I am often asked, “How much time do you spend writing in a day?” and “What is your writing schedule?”
The answers are 4 – 5 hours per day; I write in the late morning and throughout the afternoon.
I have read about writers who lock themselves away for the entire day. I couldn’t possibly do that, because when I try to write for more than about two hours at a stretch, I become mentally fatigued, and the quality of my writing declines. My imagination and my critical skills must both be keen. Imagination is essential to achieving an interesting, creative output. And critical skills must also be operational to avoid putting something down which is ‘good enough’. I find that when I am mentally tired, my imagination is less fertile and instead of being critical of my output, I get lazy. So, every hour of two, I take a break. I go out to do the food shopping, or I work on by blog, or check my email, or pay the bills or I play spider solitaire: anything which doesn’t use my brain in the same way as writing.
My wife and I have coffee at 7 am, and for about an hour I work on the sudokus in yesterday’s paper while she reads the paper itself. Four mornings a week, I walk to the gym for an hour, and on the way back, I pick up the newspaper. What follows is breakfast and a shower. Then, I can sit down at my PC, and check my email.
If I’m starting a new chapter, or a new section of a chapter, I’ll look at the outline I’ve written for that chapter to see what comes next. Often, I experience a ‘writer’s block’ where I find it hard to get started. I’ve learned that it’s best to not ‘just plunge in’. Instead, I’ll think about the character or characters, and put myself in their shoes. ‘What would he or she do next?’ I’ll wonder, and I’ll look for a response which is interesting, in character, and moves the story forward. Once the starting point has been achieved, the story will tend to flow until the next juncture is reached. Actually, I find that ‘writer’s block’ is a good thing: it helps prevent me from producing low quality output. After I write about a page (single spaced), I’ll stop and read through what I’ve written. At this point, I bring my critical skills into play, and I’m alert to any word or phrase which doesn’t feel quite right. I may have to consult my thesaurus to find a better word. Once I’ve reviewed the text, I’ll run the spell checker. My spell checker is set for UK English. (Even though I’m American by birth, I tend to feel that UK English is more authentic.) Sometimes my editor doesn’t agree, which is OK, except when the novel is set in the UK and may, therefore, have primarily a UK readership.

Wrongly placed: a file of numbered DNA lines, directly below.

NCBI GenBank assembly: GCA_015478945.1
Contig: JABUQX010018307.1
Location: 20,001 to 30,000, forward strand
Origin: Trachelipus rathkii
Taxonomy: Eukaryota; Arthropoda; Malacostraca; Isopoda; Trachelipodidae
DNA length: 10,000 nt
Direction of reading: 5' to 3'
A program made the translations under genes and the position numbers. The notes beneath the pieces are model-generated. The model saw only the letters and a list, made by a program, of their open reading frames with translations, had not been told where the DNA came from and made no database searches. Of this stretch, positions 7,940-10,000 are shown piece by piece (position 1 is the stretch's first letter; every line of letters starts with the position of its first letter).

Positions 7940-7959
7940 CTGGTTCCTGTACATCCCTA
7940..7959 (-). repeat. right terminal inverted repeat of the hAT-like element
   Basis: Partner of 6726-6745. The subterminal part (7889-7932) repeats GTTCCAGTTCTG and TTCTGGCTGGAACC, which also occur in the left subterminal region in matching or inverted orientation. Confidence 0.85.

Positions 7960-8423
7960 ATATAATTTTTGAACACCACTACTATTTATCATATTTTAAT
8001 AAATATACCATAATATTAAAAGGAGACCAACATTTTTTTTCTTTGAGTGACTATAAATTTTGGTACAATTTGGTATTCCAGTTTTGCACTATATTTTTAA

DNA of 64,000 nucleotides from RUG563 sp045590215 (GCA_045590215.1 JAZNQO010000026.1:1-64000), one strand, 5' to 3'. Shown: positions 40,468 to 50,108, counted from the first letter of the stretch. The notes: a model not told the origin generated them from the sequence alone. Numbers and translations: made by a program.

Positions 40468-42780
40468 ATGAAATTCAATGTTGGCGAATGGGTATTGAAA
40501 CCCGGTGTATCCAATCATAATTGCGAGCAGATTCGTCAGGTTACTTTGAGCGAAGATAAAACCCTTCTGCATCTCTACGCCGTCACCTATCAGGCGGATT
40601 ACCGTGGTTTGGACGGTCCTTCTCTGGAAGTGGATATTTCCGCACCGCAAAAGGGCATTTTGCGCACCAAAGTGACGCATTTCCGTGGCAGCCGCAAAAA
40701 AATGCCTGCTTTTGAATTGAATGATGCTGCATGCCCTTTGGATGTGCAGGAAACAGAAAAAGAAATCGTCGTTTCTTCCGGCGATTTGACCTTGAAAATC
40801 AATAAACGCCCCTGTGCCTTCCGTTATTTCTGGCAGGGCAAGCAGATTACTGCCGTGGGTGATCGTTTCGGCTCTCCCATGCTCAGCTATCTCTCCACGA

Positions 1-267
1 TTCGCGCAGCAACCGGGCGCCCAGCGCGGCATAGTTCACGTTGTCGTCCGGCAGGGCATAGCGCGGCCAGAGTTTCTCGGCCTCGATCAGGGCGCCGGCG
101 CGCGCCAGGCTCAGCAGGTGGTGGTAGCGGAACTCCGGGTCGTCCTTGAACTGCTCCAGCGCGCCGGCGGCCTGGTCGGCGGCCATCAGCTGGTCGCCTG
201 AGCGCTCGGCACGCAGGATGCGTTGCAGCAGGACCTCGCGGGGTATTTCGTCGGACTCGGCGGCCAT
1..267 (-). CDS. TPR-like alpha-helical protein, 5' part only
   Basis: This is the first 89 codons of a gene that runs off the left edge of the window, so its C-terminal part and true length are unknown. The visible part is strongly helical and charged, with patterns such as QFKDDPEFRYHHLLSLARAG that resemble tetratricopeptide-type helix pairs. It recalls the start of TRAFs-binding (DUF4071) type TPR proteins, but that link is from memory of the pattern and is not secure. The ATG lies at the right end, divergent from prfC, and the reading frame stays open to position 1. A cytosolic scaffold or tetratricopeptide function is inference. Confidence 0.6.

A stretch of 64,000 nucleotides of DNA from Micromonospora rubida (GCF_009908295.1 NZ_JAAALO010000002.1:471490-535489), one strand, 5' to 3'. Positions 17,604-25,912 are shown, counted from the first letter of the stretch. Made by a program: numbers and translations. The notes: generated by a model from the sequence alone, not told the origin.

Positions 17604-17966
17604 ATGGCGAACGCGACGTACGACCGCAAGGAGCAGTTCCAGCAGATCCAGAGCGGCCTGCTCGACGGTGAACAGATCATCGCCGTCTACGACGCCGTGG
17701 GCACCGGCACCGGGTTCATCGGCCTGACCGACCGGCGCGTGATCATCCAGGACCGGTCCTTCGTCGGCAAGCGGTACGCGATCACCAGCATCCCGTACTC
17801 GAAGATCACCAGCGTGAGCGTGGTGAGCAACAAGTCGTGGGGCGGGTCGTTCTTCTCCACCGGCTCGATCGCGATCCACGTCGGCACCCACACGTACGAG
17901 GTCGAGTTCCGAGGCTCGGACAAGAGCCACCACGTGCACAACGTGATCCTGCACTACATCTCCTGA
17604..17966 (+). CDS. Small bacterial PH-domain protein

Usually, I’ll take a lunch break from 1 til 2, during which time I’ll read the paper. Then, I’ll be back at work – with the occasional break – until 6, which is generally my quiting time.
During the average day, I’ll produce four pages of text, which I’ll re-read again before signing off for the day. And at the end of a chapter, the whole chapter gets re-read, and when I complete a novel, I’ll re-read it in its entirety. (I should mention that during the editing process with my publisher, I’ll end up re-reading everything again at least once. Every time I re-read, I’ll find something that I find needs changing/improving.)
The other activity that can take up to half my ‘writing time’ is doing research. My fourth novel (which I’ve just finished) is set in Washing ton DC (where I have lived), Afghanistan and Iran. I’ve never been to those two countries, and to make up for that deficiency, I’ve had to do a lot of research – mostly on line, but I find that Lonely Planet guides are a big help, too.
Then, sometimes I’ll think of a (usually slight) change of direction, which requires that I revisit one of more previous chapters to make alterations.